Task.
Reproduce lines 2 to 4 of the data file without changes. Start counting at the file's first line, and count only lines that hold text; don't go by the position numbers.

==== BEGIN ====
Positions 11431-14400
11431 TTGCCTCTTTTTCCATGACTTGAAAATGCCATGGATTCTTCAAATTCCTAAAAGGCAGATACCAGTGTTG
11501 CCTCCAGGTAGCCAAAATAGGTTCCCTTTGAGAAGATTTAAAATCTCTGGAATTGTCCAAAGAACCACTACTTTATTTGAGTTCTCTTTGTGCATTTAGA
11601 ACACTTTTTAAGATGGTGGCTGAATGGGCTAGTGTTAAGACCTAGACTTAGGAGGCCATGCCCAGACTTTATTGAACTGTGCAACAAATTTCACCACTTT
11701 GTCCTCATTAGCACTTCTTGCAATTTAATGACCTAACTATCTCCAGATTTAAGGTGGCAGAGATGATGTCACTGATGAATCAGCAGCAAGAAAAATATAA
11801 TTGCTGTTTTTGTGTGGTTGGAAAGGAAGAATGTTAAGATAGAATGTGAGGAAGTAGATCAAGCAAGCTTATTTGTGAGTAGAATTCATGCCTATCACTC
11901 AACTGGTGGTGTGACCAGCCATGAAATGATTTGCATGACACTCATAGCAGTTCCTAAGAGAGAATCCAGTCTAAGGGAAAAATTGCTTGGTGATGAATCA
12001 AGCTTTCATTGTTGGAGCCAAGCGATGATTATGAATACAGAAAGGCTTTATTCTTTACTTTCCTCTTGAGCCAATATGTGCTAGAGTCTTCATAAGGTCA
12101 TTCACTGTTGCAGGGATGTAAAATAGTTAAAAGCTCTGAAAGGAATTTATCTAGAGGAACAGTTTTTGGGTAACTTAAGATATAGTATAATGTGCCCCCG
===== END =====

11431 TTGCCTCTTTTTCCATGACTTGAAAATGCCATGGATTCTTCAAATTCCTAAAAGGCAGATACCAGTGTTG
11501 CCTCCAGGTAGCCAAAATAGGTTCCCTTTGAGAAGATTTAAAATCTCTGGAATTGTCCAAAGAACCACTACTTTATTTGAGTTCTCTTTGTGCATTTAGA
11601 ACACTTTTTAAGATGGTGGCTGAATGGGCTAGTGTTAAGACCTAGACTTAGGAGGCCATGCCCAGACTTTATTGAACTGTGCAACAAATTTCACCACTTT